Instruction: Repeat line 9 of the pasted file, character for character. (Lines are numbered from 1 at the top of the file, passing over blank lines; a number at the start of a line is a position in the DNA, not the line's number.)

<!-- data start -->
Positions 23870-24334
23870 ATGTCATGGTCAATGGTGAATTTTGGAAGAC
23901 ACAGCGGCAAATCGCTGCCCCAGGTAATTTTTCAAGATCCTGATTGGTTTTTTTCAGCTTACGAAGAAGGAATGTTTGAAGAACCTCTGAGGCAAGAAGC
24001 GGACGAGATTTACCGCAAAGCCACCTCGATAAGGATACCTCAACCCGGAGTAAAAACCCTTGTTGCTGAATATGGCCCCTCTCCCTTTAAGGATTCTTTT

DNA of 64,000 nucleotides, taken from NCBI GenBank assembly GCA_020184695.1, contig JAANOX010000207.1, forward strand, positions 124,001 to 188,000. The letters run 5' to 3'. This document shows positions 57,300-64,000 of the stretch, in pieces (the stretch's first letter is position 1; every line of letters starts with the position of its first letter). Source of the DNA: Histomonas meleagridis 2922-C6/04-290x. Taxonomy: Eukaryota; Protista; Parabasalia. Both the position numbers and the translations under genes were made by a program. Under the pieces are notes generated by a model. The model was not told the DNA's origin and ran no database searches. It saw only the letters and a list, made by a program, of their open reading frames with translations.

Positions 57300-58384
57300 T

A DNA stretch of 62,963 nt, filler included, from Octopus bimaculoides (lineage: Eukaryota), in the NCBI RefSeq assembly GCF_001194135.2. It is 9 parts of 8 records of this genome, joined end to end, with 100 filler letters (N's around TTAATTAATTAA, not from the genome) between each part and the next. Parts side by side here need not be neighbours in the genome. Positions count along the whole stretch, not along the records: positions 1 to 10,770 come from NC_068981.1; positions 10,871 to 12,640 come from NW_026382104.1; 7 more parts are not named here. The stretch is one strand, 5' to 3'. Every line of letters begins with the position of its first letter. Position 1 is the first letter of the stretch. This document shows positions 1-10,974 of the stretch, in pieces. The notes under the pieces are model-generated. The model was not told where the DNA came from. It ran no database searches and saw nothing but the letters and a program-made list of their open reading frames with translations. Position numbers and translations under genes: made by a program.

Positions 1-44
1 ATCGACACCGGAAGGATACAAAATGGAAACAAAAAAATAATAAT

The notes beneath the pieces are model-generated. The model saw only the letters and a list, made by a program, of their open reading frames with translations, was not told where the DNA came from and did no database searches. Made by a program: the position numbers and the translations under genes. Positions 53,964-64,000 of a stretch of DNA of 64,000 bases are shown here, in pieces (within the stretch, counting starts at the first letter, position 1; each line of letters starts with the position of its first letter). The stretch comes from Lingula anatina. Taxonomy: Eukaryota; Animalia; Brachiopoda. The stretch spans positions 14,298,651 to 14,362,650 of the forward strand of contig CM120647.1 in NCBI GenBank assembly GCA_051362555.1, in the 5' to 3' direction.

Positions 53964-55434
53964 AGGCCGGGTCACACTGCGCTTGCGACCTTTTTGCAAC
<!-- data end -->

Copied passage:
Positions 1-44